Charlie Turner: Day two and we’re up before the sun and heading into the hills for more incredible action. First job is to get the cars out of the underground bunker under our hotel. The 918 slips silently into the morning in EV mode followed by the ghostly P1. So far, so silent. The Ferrari likes to make its presence known and barks to life waking everyone in the neighbourhood.

    It’s damp as our hypercar trio heads into the hills and I’ve called dibs on the 918, it’s AWD traction offering a safety net on this first run of the morning. A few miles in and the rear view mirror is still filled with the P1 and LaFerrari. The Porsche’s trick is the breadth of its ability and the confidence it inspires, the hypercar you can use everyday.

    The sun is trying its best to make itself known as we park all three of these extraordinary creations at the top of the hill and start shooting. It’s going to be another truly amazing day.

  11. Thursday 13 November: 8am

    Tom Ford: I’m confused. But it’s all getting clearer. In the dark and rain of last night, I gravitated to the 918. And remembered just how wonderful this car really is. Going quickly, safely, is just a joy. It looks after you so neatly, but is so devastatingly fast. It feels much more committed to pushing the boundaries of the hybrid tech - it’s much more deeply a hybrid, much prouder of its electricity, than either of the other two. It’s got a much broader remit. It also feels pretty stiff, and heavier. And it’s harder to play with at the limit.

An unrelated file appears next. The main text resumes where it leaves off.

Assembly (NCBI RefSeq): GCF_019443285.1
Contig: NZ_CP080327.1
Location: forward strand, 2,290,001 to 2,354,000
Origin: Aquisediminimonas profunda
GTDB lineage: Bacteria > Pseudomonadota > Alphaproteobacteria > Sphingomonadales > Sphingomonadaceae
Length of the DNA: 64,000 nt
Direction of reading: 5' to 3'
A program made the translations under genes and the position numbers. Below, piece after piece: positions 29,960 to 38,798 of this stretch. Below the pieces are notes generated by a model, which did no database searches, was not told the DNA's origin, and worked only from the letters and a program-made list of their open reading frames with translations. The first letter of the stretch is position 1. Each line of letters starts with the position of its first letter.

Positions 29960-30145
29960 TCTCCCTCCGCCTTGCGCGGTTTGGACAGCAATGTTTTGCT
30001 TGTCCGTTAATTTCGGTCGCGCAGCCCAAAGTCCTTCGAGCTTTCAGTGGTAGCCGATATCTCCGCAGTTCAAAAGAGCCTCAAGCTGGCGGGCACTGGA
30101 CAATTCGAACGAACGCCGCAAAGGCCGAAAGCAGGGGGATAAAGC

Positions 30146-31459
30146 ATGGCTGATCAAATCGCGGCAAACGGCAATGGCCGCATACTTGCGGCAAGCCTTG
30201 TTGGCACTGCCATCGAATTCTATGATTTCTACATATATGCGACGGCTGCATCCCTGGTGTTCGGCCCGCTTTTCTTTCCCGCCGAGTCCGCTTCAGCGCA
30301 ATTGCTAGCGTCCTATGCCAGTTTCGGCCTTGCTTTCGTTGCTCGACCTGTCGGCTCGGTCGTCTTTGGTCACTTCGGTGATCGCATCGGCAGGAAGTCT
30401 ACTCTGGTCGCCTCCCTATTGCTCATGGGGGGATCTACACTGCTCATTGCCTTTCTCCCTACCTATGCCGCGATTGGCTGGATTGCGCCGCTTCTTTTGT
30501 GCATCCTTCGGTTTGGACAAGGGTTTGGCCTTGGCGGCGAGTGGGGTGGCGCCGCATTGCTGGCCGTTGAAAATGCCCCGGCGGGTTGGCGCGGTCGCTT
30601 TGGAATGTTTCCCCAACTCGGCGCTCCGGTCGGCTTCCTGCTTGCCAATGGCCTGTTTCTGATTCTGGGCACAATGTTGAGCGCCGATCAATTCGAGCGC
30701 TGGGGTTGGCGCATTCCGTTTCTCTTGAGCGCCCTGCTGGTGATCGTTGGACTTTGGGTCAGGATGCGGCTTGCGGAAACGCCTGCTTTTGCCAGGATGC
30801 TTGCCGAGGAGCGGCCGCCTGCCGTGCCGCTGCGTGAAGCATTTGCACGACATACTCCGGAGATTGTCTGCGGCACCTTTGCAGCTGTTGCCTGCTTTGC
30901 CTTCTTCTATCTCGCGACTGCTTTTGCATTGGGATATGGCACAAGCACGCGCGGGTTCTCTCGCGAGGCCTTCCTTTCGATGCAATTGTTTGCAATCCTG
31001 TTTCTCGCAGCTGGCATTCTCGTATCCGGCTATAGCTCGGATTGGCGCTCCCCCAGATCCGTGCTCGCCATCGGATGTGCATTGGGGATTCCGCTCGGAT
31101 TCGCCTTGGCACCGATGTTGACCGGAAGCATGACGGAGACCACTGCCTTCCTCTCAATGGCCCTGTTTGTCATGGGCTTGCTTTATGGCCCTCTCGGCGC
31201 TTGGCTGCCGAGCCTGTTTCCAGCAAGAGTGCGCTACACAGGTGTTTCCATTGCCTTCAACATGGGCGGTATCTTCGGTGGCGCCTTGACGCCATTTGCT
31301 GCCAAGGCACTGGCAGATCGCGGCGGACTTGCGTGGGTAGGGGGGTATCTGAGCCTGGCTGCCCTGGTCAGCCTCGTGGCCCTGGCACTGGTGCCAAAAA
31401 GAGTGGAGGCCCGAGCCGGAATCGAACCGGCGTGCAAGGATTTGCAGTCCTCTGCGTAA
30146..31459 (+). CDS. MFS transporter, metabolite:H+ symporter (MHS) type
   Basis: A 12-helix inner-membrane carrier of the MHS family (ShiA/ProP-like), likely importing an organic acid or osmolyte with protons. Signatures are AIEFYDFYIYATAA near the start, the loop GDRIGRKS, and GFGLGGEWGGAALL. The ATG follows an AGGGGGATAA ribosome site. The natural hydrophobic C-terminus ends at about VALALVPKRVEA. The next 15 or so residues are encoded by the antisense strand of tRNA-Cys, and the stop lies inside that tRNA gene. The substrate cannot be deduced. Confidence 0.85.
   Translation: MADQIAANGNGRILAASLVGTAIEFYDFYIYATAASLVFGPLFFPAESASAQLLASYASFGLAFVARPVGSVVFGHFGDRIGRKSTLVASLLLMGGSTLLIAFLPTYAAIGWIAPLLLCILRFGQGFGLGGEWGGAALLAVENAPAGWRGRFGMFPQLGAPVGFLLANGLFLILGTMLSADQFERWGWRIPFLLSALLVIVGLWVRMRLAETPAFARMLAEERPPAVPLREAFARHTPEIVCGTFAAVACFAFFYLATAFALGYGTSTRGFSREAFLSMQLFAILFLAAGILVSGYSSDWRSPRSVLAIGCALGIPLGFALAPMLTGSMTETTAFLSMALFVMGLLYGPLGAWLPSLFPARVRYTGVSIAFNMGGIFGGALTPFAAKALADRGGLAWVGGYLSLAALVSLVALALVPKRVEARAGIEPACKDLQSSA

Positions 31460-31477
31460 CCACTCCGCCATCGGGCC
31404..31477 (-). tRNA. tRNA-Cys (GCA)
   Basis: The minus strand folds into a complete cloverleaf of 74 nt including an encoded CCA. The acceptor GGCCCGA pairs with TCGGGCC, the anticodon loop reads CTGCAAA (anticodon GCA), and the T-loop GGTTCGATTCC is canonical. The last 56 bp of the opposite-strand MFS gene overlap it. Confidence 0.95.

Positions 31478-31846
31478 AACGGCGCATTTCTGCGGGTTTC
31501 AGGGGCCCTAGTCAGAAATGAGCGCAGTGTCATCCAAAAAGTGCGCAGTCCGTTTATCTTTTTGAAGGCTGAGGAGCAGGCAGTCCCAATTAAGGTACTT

The Big Mac makes me grin like a loon every time. Just driven it up into the hills, and my goodness you have to be on point. Get boost on camber and it’ll throw the back axle out, whoosh, spit, cackle and chunter. It’s a bloody marvel. But you have to commit. And learn it a bit. It’s not hard to actually drive, but to drive fast in tricky conditions, you have to bloody concentrate.

    Which leaves the LaF. Almost the ‘least’ hybrid of the bunch. And it’s just … my kind of thing. I’m not a particular Ferrari fanboy - not overly fond of the hype - but crikey, this car is a thing. So natural. So progressive. It actually doesn’t feel as quick as either of the other two, but it’s alive. Like a 458 Speciale Extra Speciale. And I love the seating, and the steering, and the ‘box. But the Ferrari jabs and weaves where the McLaren stands and delivers haymakers.

    But then I love the way the other two look as well, for different reasons.

    There’s nothing for it. I’m going to have to go and drive some more and see if my opinions change as the road dries out a bit.

    Don’t worry. I think I’ll be ok.

  12. Thursday 13 November: 8am